EXAIR celebrates Founder’s Day each year on February 22nd (or the closest working day) in order to commemorate the birthday of our founder, Roy Sweeney. He founded the company in 1983 and drove EXAIR to become the strong, successful and innovative company that it has over the years. Today would have been his 86th birthday.
We choose to make this day a celebration and a day to mark our ongoing commitment to the service of others in keeping with the values that Roy and his wife Jackie felt (and feel) very strongly about. It is now up to us to continue to look outside our company, outside ourselves and do what we can to improve the world around us.
As we do every year, EXAIR has made significant donations to organizations that are making a difference right here in our area. We are proud to announce that we have chosen to support more charities than ever for Founder’s Day 2020:
Partners with all willing and capable people living in poverty to assist them in advancing to economic self-sufficiency through employment https://cincinnatiworks.org/
Habitat for Humanity Greater Cincinnati
Helps eliminate substandard housing locally and globally by building and renovating decent, affordable homes to sell to low-income first-time homebuyers. https://www.habitatcincinnati.org/
Matthew 25: Ministries
Provides humanitarian aid and disaster relief along with partners in the Greater Cincinnati area, across the US and in more than 60 countries https://m25m.org/
Offers programs including animal adoptions, animal cruelty investigations, spaying and neutering shelter animals, companion animal and wildlife rescue https://spcacincinnati.org/
Transforms the lives of homeless adults with mental illness by providing security, dignity, and community in a place they call home https://www.tendermerciesinc.org/
Women’s Crisis Center
Supporting victims of domestic violence, sexual assault and sexual abuse https://www.wccky.org/
To further our commitment to others, EXAIR established an Employee Volunteer Program in 2018 that enables every full-time employee with at least 90 days of service to volunteer with organizations of their choice during the normal work week with full pay by EXAIR. I am proud to say that sixteen employees volunteered their time helping other organizations in 2019. Through this program, EXAIR and its employees can have a positive impact on dozens of organizations throughout the year.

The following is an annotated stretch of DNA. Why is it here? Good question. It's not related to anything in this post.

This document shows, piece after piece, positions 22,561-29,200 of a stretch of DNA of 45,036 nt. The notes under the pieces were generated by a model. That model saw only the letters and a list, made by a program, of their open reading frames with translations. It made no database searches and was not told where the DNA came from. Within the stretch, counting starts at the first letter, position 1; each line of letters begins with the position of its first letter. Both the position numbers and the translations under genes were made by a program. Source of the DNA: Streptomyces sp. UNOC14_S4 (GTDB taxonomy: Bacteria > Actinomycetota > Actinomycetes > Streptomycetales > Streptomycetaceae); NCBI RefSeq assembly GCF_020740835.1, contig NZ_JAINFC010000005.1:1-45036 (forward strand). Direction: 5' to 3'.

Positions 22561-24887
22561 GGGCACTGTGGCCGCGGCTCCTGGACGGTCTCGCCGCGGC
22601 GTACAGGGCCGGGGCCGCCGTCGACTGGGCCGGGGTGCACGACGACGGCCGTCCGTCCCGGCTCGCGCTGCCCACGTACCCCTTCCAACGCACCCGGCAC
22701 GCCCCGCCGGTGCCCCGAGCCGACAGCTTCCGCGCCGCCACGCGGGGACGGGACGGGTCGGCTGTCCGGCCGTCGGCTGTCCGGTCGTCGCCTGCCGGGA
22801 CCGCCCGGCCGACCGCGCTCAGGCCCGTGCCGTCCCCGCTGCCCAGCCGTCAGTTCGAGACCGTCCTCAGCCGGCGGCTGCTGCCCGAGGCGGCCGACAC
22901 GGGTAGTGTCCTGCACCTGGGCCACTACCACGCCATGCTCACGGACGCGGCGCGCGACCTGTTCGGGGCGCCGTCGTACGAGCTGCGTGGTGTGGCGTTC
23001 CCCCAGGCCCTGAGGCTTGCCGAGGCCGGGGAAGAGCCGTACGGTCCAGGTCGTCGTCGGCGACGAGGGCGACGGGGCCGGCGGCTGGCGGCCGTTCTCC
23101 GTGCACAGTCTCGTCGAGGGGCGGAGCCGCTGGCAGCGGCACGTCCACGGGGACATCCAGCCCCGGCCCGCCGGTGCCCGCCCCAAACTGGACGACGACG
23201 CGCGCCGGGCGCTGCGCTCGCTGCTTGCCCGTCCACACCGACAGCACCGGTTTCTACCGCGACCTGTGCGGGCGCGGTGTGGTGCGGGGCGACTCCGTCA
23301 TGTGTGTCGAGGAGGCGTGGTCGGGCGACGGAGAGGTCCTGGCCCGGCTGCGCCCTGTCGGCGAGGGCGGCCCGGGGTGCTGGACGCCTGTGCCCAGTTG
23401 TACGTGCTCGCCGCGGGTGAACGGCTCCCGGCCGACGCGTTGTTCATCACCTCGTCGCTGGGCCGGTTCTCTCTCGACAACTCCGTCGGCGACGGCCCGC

So, as we celebrate today with lunch and funny memories, we wish Roy a happy birthday. We miss having him here. We remember what he did for all of us and for countless others. And we pledge to continue his commitment to helping those who need it.
EXAIR Corporation has staked our reputation on a keen ability to help you get the most out of your compressed air system since 1983. Now, the bulk of our expertise lies in the implementation and proper use of engineered products on the demand side, but we fully recognize that there are critical elements for optimization on the supply side too. And that, quite literally, starts in the compressor room. This is not an exhaustive, specifically detailed list, but here are some you might consider to get the most from the (again, quite literally) beginning:
Location. If you’re building a new facility, or doing a major rehab of your existing one, having the compressor room as close as practical to the point(s) of use is best, IF all other things are equal. You’ll use less pipe if you don’t have to run it so far. You’ll also be able to use smaller diameter lines because you won’t have to worry about line loss (pressure drop due to friction as the air flows through the total length) as much.
Location part 2. If all other things are NOT equal, having the compressor room close to the point of use may not be best for you.
Your air compressor pulls in air from the immediate environment. It’s better to go with longer and bigger pipe in your distribution system than it is to put your compressor in a location where it’ll pull in dust & particulate from grinding operations, humidity from a boiler plant, fumes from chemical production, etc.